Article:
Saturday, November 9, 2013

Great passage from Ayn Rand's Atlas Shrugged

I've been greatly enjoying Ayn Rand's Atlas Shrugged (1957, Dutton, New York). For an amateur philosopher, she sure does an admirable job of skewering the sacrificial underpinnings of Christianity. While I'm not exactly getting ready to jump on her libertarian bandwagon (or would it be plunging into the abyss?), she certainly raises some intriguing questions about assumptions that almost all of us take for granted. For example, Rand would argue (and I tend to agree) that there is no such thing as selfless charity. She also has an interesting way of highlighting the negating nature of theism in the speech by her character John Galt:

"[Theists] claim that they perceive a mode of being superior to your existence on earth. The mystics of spirit call it 'another dimension', which consists of denying dimensions. .... To exist is to possess identity. What identity are they able to give to their superior realm? They keep telling you what is not, but never tell you what is. All their identifications consist of negating: God is that which no human mind can know, they say - and proceed to demand that you consider it knowledge - God is non-man, heaven is non-earth, soul is non-body, virtue is non-profit, A is non-A, perception is non-sensory, knowledge is non-reason. Their definitions are not acts of defining, but of wiping out" (Atlas Shrugged, ibid at page 1035).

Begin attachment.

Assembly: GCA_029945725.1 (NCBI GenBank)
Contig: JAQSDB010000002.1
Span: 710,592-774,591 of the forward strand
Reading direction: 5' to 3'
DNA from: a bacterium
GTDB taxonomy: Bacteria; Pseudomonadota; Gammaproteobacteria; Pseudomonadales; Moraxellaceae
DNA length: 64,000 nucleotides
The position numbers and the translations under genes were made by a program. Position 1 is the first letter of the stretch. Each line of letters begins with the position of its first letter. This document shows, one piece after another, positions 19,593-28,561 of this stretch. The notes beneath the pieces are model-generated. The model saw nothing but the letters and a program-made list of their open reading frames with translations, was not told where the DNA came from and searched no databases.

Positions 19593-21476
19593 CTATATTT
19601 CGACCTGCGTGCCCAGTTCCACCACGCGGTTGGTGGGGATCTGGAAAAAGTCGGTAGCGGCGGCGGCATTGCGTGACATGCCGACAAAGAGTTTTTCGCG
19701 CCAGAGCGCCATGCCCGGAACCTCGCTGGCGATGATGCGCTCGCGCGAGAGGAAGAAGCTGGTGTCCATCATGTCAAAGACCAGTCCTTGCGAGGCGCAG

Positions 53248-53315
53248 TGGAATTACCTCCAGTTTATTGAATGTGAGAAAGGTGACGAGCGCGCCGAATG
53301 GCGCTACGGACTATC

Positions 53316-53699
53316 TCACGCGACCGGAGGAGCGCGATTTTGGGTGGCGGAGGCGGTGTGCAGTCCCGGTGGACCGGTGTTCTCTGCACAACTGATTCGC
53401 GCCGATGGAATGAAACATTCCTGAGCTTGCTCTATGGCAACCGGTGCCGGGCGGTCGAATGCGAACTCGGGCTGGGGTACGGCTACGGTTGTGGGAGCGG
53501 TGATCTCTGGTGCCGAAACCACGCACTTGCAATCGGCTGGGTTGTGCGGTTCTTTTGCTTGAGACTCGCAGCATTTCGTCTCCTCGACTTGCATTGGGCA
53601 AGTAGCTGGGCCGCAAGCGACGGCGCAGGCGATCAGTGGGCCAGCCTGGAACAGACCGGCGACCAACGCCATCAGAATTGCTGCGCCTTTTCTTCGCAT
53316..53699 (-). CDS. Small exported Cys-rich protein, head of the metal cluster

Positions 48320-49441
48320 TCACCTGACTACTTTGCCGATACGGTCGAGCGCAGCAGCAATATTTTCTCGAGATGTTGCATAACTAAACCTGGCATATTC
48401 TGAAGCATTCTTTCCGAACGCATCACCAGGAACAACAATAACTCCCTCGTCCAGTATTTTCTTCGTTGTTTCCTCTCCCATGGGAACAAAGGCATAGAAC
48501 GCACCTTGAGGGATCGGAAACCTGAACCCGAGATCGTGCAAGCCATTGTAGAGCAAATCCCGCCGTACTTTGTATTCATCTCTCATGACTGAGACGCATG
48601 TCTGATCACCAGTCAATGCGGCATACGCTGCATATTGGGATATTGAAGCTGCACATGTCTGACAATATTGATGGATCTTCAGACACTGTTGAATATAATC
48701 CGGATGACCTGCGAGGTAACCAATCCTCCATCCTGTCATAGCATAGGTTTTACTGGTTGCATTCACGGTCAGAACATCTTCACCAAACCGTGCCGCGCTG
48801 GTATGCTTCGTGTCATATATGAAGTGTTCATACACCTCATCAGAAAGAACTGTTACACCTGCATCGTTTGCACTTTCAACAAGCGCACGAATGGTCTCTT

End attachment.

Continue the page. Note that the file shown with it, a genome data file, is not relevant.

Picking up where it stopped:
1. Hi TAM,

    I read it a few decades ago, and got a lot out of it at the time. It seems she polarises people. I saw a documentary on her recently, which was effectively a collection of interviews. In her own words, I think it was called, or something like that.

    Regards, Paul.

  2. See

    He has long list (many posts) of the immoral things in that book.
    And some just plain silly stuff too.


    Wrong copy paste!

  4. Thanks Jim. I also recommend this NYT article for anyone too drunk on the Rand Kool-Aid:

  5. Duh. The term you're looking for is "apophatic".

  6. Love your blog, hate Ayn Rand :) It would be a jump into abyss for sure, but then I am a left leaning atheist.I would like to point that while all altruism is selfish, while doing good pleases us, the doers above all else, it also serves a greater good because no one exists in a vacuum. Doing good without hopes of otherworldly payback might be causing feeling of joy in the doer of good ,but the acknowledgement of the benefit to society also is a motivation behind such acts.